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Author Topic: Intermediate state and particular judgement  (Read 1481 times) Average Rating: 0
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peteprint
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« on: November 08, 2011, 02:17:59 PM »

I am sure this has been discussed many times before on the forum but I am having difficulty locating all the threads.

There seems to be (as usual) no consensus on what transpires between death and the Last Judgement.  I have no desire to discuss toll-houses here, as that issue is not entirely relevant to my question regarding the time period between a particular judgement and the Last Judgement.

Some Orthodox state that after a person dies where they will end up is decided, i.e., there is no repentance after death.  In the words of Father Harakas:

"When we die, we begin immediately to experience a fore-taste of Heaven or Hell...This fore-taste experience, based on the general character of our lives regarding our behavior, character, and communion with God, is known as the partial judgement."  (Harakas, The Orthodox Church: 455 Questions and Answers, 97)

Father Harakas further states that:

"No claim is made by the Orthodox Church that prayers said for the deceased will alter the Final Judgement...Of course, neither do we claim to limit or restrict God's judgement and power." (Ibid. 257)

The following is from Father David Moser, and is on St. Nicolas Russian Orthodox Church's website:

" Some of the confusion might occur in that most Protestant confessions teach that the judgment after death determines the eternal state of the soul. Not so, according to the Tradition and teaching of the Orthodox Faith. The particular judgment immediately after death only determines the state and "residence" of the soul in the spiritual world and that judgment is based on who our spiritual "friends" are... Are we attached to the world or to the Kingdom of God? Do we act like Satan or Christ? Whatever we are like, there we are placed in the spiritual world... But do not confuse this particular judgment and temporary disposition with the eternal disposition of the soul to be determined at the Great Judgment.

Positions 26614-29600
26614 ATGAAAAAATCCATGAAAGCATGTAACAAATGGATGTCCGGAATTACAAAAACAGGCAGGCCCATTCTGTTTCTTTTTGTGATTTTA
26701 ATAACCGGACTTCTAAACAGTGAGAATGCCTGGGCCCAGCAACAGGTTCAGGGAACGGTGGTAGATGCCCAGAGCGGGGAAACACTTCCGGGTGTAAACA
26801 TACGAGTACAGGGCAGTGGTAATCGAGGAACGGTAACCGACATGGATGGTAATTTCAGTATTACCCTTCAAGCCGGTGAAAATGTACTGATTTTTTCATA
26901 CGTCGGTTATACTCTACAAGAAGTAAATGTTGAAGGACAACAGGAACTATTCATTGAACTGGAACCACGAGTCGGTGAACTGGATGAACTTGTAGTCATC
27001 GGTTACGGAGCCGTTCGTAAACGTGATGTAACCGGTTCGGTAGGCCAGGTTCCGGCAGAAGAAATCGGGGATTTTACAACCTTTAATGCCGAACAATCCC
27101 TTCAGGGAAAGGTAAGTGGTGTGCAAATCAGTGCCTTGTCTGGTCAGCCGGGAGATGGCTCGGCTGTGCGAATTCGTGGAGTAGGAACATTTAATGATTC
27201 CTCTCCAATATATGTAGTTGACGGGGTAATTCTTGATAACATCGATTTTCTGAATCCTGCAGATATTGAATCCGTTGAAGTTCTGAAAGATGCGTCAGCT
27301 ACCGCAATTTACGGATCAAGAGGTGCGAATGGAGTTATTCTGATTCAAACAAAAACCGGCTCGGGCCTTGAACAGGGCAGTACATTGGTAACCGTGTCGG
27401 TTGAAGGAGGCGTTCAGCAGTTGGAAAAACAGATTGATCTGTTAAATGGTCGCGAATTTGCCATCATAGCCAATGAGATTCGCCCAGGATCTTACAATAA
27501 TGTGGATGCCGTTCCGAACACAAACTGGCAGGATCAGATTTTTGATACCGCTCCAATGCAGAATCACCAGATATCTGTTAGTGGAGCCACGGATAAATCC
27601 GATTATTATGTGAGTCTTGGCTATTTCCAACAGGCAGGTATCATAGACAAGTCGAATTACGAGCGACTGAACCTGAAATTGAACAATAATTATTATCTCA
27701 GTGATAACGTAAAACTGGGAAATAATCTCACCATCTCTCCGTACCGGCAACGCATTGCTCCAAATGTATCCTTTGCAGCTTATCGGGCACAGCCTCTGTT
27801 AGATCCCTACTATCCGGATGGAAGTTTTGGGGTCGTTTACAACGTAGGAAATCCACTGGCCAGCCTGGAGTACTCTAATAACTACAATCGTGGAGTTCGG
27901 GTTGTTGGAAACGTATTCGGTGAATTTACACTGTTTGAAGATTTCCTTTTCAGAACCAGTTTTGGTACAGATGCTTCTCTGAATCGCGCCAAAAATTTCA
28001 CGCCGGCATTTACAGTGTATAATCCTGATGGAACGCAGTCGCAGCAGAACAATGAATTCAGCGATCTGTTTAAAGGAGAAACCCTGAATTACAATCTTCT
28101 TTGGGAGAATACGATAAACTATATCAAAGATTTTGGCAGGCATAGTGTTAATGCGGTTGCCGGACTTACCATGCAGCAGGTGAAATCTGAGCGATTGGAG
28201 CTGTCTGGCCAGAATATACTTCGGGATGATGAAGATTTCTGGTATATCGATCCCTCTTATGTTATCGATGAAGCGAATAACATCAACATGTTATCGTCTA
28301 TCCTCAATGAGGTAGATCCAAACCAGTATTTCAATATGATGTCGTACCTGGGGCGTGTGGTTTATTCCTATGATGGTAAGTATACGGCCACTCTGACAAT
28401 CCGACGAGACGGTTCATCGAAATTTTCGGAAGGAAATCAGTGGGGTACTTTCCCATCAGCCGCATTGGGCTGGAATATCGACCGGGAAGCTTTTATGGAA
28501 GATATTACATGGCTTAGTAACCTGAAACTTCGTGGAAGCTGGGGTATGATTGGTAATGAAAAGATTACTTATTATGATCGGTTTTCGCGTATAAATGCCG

Then, the soul being reunited with the body thanks to the general resurrection, each person will be judged by God Who sees within either the spark of grace or none and those who have that spark will be brought into the Kingdom of God and those who do not will be cast into outer darkness - finally and eternally. So you see that when we pray for the departed, we do so knowing that the final judgment has not yet occurred and while we don't know what the exact needs of the departed are, we can simply lift them up to God calling out for His mercy." (Moser,http://www.orthodox.net/articles/about-prayer-for-the-dead.html)

One of my questions concerns the idea that if the Final Judgement decides where we end up, then doesn't a fore-taste simply confirm to the person where he will eventually end up?  If so, doesn't this make the Final Judgement redundant?